The main international airport is Ashgabat and so if you are flying in you will probably fly in to the capital. The airport is one of the country’s many stunning buildings, it is huge and white and is a real true introduction to the stunning and mind blowing city you are about to enter. There are a somewhat limited number of airlines that fly to Turkmenistan as you might imagine, it’s not a country people visit in huge numbers, and it’s not always that easy for its own citizens to exit.

I flew out on Turkish Airlines and they are a very handy airline with one of the longest lists of destinations of any airline out there. So they can connect you to most places in the world. The only draw back is that the flight out of Ashgabat is really early in the morning, around 430am from memory. Lufthansa and Emirates also fly to Ashgabat, but the national carrier Turkmenistan is banned in many countries I believe including Europe.

Crossing the border will generally require you to get yourself to the border first before you cross, and then work out transport on the other side. If you are entering Turkmenistan via land and are on a tour, your tour guide and car will almost for sure be meeting you at the border. And speaking of tours and the like, that brings me to the next section.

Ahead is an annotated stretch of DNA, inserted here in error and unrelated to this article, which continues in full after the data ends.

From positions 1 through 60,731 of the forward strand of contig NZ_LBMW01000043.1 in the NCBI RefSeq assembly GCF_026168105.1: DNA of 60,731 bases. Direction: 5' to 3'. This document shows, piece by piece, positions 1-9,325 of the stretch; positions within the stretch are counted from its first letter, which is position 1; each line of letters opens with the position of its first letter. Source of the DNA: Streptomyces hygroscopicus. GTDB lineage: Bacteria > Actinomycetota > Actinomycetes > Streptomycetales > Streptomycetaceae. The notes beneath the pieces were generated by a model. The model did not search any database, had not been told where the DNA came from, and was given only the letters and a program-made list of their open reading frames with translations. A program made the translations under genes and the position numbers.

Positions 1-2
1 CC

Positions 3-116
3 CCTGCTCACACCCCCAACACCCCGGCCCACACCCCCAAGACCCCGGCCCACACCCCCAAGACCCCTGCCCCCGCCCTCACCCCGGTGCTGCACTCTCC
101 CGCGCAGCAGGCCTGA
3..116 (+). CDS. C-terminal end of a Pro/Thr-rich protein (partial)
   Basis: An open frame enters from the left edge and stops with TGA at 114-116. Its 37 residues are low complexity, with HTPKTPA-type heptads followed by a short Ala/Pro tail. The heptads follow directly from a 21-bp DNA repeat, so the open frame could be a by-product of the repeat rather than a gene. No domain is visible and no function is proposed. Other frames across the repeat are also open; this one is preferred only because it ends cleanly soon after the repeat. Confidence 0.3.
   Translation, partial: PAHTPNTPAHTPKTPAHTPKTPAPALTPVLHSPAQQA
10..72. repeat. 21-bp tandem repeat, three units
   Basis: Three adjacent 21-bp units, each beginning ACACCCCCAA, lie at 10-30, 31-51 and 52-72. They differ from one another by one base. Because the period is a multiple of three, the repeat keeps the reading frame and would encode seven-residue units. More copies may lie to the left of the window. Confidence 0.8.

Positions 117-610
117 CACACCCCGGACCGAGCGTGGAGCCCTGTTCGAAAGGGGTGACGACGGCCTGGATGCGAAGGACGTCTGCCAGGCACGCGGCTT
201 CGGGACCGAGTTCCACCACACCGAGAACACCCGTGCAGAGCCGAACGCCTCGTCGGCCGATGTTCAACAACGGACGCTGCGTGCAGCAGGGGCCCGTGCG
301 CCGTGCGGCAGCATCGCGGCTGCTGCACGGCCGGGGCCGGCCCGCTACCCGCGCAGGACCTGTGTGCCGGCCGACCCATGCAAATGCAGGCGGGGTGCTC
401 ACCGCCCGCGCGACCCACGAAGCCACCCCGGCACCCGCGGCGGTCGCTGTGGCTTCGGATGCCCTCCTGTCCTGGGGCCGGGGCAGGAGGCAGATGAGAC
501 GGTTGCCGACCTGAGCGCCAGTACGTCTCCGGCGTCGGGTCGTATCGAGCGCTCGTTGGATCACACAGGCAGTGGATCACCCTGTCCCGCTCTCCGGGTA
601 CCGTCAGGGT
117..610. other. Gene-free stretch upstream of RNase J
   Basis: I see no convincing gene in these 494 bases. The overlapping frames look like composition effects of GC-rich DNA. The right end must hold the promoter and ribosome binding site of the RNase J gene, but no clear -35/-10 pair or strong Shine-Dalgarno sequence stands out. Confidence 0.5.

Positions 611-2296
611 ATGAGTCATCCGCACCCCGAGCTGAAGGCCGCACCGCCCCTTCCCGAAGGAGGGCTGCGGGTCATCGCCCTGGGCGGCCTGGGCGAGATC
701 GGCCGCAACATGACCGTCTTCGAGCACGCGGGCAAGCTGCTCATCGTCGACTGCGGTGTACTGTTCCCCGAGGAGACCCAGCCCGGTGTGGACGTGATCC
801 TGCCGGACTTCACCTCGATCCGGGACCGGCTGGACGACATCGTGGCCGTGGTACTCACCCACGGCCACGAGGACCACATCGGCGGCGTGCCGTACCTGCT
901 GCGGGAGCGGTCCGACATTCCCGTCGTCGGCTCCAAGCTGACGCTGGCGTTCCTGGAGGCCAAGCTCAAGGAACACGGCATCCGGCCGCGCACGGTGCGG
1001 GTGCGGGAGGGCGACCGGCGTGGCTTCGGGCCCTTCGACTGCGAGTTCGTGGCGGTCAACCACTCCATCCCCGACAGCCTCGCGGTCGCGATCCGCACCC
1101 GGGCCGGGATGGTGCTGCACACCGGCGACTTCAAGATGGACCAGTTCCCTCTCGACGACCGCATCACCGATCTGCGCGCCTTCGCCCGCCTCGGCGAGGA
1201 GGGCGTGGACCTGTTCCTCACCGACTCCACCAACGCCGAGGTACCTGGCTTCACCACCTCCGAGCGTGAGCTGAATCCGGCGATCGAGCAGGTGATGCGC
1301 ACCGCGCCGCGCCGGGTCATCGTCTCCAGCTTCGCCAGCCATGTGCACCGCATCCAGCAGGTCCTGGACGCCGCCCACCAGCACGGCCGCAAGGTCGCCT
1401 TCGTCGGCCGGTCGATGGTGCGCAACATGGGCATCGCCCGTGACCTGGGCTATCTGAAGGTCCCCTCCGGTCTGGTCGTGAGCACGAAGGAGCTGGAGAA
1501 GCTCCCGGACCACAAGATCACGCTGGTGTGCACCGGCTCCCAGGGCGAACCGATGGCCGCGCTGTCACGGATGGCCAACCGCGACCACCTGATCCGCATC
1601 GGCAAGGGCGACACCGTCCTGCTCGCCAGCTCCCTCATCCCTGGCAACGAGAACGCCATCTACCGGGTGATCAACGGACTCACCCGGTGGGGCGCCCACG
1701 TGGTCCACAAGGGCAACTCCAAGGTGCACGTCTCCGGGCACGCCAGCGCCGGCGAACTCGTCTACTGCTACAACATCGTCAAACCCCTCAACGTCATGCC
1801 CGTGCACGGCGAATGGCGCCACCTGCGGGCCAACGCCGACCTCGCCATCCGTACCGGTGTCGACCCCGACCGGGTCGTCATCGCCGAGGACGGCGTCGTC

Visas, Tours and Formalities.

Entering Ashgabat

So, the thing about Turkmenistan is, that getting into this nation is not as straight forward as some. Some even compare it to North Korea, and for sure the internet is censored and you MUST be on a tour if you visit. UNLESS that is, you manage to get a transit visa. By all accounts, these have become almost impossible to get, however I did meet a group of three German travellers who were passing through Turkmenistan transit visas they managed to get at the Turkmen Embassy in Tashkent.

However, it’s not advisable if you are intending on going to Turkmenistan on relying on getting a transit visa because most applications are rejected. The good thing about them if you get them is that they last five days, so that’s somewhat generous in terms of a transit visa, however you do need to be leaving a different way to which you arrive and they are, again, almost always rejected. I presume the German guys weren’t set on going to Turkmenistan but thought they would take a chance and see if they could get the visa, and they did. They entered as I did from Uzbekistan and were planning to exit via the Caspian Sea. They really planned to pack everything in whilst in Turkmenistan.